6 Tips for Selling a Fixer-Upper

According to business reports, residential homes are in a bull market, which means there are many more buyers looking for homes than homes on the market. At the end of 2020, the monthly supply of houses in the U.S., or ratio of houses for sale to houses sold, was 4.3 months, well below the six-month level considered as a “balanced market.”

Buyers, tired of being confined in their present living spaces, are eagerly snapping up homes that come on the market, which resulted in an average price increase of almost 4.2% in 2020. Buyers are always looking for a bargain, especially in sellers’ markets. If you own a house that needs some TLC, putting it on the market today at a discounted price will still attract buyers.

The Market for Fixer-Uppers

The demand for housing has generated new interest in the practice of buying homes in need of repairs for bargain prices, rehabilitating them, and selling at a quick profit. Signs advertising “Buy your home for cash” and “Looking for a quick sale of your house?” have bloomed across low and middle-income neighborhoods from Los Angeles to Bangor and all points in between.

While investment buyers – those looking to buy at a low price and “flip” it to another buyer at a higher price – will likely make offers, their business plans require them to buy at 50% or more below the retail price once rehabilitated.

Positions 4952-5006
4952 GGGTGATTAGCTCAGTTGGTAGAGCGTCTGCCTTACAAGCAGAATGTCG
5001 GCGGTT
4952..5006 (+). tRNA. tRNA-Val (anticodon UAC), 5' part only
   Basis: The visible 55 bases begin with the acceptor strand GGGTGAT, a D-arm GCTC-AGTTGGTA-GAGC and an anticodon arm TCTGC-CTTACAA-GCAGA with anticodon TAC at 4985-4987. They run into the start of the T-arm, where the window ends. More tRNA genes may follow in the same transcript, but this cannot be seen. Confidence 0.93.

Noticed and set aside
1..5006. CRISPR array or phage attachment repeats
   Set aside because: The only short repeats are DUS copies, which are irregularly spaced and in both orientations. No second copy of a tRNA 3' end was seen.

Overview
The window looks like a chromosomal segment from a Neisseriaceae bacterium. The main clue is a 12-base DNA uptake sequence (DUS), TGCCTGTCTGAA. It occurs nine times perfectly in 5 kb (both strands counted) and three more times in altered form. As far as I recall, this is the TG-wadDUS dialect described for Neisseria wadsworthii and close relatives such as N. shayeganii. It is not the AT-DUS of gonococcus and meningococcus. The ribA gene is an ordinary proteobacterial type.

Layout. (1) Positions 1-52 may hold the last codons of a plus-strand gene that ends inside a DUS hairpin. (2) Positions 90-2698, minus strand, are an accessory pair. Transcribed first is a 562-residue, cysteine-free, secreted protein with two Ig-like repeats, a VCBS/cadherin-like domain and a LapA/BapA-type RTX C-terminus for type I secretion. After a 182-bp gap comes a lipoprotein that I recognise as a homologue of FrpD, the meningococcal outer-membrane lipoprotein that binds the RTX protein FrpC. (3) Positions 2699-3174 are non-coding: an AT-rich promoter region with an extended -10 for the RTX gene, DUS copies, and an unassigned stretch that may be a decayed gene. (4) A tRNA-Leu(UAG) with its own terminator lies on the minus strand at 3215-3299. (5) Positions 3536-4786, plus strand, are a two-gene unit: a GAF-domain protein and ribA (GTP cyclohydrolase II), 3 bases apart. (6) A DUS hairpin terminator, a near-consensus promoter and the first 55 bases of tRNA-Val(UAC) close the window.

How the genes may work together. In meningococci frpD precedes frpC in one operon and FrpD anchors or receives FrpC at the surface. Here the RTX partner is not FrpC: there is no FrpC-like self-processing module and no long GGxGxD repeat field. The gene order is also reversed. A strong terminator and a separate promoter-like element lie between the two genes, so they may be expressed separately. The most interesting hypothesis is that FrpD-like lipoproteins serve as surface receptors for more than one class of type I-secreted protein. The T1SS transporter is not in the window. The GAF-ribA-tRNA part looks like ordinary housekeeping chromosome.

Buyers who purchase homes for residences, especially if they have the skills necessary to do repairs and remodeling, are more likely to pay a higher price for your house than professional investors.

Because it's such a seller's market, people are more willing than ever before to buy a fixer-upper for their personal home.

Six Tips to Sell a Fixer-Upper

Selling a fixer-upper home in any market is never easy. Selling a home quickly is even harder. Implementing the following tips will improve your chances of a quick sale of a house needing renovation at a fair price.

1. Engage a knowledgeable real estate agent

Few non-professionals have the expertise, experience, time, and contacts to properly market a house, especially one that needs repair. Knowledgeable agents understand markets and potential buyers. They can assess the current market demand, help you determine which repairs are necessary to get the highest market value under the circumstances, develop a complete marketing plan, and  aggressively market your property as is and after remodeling through their professional network.

You can also use services such as We Buy Ugly Houses, a platform that specializes in buying fixer-upper houses, but nothing can replace an agent. A competent real estate agent can advise you on additional options to consider when selling a fixer-upper, such offering a discount on closing costs or other costs associated with buying a property.

2. Market the intangibles, not the tangibles

The odds are high that the house will most appeal to young individuals or families on a budget buying their first home or a larger space —  in fact, 71% of millennial home buyers would consider a fixer-upper.